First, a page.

If you’ve ever been to counseling before, perhaps you’ve encountered your therapist nagging you to speak in terms of “I feel” versus “you make me feel.” Hopefully you were provided an explanation as to the importance of this. But if you weren’t, I am happy to presently rectify this abomination.

American vernacular and culture is littered with “you make me feel” statements. The popular Katy Perry song “Teenage Dream” is a prime example of this as the very first line of the chorus is “you make me feel like I’m living in a teenage dream.”

This is, in fact, an incorrect portrayal of how emotions occur but is widely accepted as being an accurate representation!

How do emotions occur?

To start, emotions that we feel belong entirely to us. They are like a spring of water from which the water originates versus a pitcher of water where water is poured into the pitcher.

Another analogy is that emotions are like sweat. Sweat comes from our pores of our body’s own production. Nobody pours sweat on you to make it appear (at least, dear God, I hope they don’t). Sweat appears because your body has decided it is too hot and needs to cool down and thus produces sweat.

Emotions are the exact same thing. It’s the sweat of your soul, so to speak, and emanates thusly. For example, if we are in a situation that is painful, we produce sadness. If we are in a situation that is elating, we produce happiness. But nobody foists these emotions upon us. They are an emanation all our own!

Our emotions also serve to tell us important information about our situations.

As a counselor once told me during a time of great pain, emotions are the dashboards of our hearts. They tell us how fast we’re going, if we’re damaged, if we need more gas in the tank, etc. We need to listen to our emotions and take responsibility for them, otherwise we stand the chance of finding ourselves in an “emotional car wreck.” When we make them someone else’s responsibility or shame our emotions, we ultimately ignore very helpful information!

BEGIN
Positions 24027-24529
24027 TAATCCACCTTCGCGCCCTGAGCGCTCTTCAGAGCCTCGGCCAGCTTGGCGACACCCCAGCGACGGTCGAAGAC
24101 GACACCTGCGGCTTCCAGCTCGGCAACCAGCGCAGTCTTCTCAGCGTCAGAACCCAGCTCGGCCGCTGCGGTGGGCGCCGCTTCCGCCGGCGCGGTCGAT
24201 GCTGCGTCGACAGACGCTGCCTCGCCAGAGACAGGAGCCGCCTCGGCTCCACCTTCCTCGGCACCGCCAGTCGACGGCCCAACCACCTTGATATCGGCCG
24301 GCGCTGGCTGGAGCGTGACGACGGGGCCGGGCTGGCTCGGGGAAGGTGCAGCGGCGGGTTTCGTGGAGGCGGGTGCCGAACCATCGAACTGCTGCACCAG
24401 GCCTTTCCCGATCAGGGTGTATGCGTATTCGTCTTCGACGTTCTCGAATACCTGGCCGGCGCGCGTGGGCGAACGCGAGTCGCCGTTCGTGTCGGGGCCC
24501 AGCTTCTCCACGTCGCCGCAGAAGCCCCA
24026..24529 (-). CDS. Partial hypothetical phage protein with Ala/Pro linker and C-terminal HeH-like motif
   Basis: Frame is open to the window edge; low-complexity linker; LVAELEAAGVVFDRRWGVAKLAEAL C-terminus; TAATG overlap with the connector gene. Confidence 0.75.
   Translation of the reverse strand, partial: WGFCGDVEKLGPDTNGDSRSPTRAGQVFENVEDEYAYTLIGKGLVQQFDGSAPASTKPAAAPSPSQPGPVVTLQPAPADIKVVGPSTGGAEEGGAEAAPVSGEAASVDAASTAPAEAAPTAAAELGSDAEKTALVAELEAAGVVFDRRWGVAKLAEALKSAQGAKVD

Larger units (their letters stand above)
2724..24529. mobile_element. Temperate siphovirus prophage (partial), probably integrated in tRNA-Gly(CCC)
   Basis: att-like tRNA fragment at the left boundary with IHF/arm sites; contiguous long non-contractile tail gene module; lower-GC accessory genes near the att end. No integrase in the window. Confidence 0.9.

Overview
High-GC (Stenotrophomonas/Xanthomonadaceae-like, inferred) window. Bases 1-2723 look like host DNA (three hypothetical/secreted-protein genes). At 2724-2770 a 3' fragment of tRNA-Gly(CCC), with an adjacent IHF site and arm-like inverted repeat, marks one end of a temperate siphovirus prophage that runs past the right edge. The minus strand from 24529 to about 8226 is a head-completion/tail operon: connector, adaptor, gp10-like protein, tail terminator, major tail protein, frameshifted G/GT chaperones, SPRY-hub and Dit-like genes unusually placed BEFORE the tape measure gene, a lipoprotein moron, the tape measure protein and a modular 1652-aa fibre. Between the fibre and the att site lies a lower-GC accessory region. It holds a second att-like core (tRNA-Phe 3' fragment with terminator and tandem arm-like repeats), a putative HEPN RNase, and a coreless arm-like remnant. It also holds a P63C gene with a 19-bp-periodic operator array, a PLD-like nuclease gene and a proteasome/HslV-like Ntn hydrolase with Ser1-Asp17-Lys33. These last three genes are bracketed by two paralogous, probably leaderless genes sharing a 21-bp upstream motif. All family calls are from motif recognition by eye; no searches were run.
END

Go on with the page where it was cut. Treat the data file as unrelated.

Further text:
I don’t like my emotions. Why do I need to connect with them?

Many of us struggle with emotional connection and attribute certain emotions as being bad or good when emotions are, in fact, neutral (yes, even the unpleasant ones). Let’s use anxiety as an example. Imagine one of your dearest friends was extremely anxious. What would you do? What would you say to them?

What prevents you from saying these things to yourself? What prevents you from comforting yourself the way you would a friend? Try removing these roadblocks and communicating from this space when trying to use “I feel” statements.

Another way to think of emotional connection with ourselves is to imagine our emotions as personified friends (similar to the concept in the movie Inside Out). When we personify our emotions, and give them a voice, they can better tell us about our situation and why they’ve come for a visit. Sticking with anxiety as an example, we wouldn’t shun a hurting person like that away. We’d comfort them, give them some tea, and maybe give them a hug if appropriate. Try imagining this with your own personal emotions, especially the ones that are more unpleasant. Those emotions are there for a good reason and when we take the time to connect with them and comfort them, it can be a much more productive personal experience.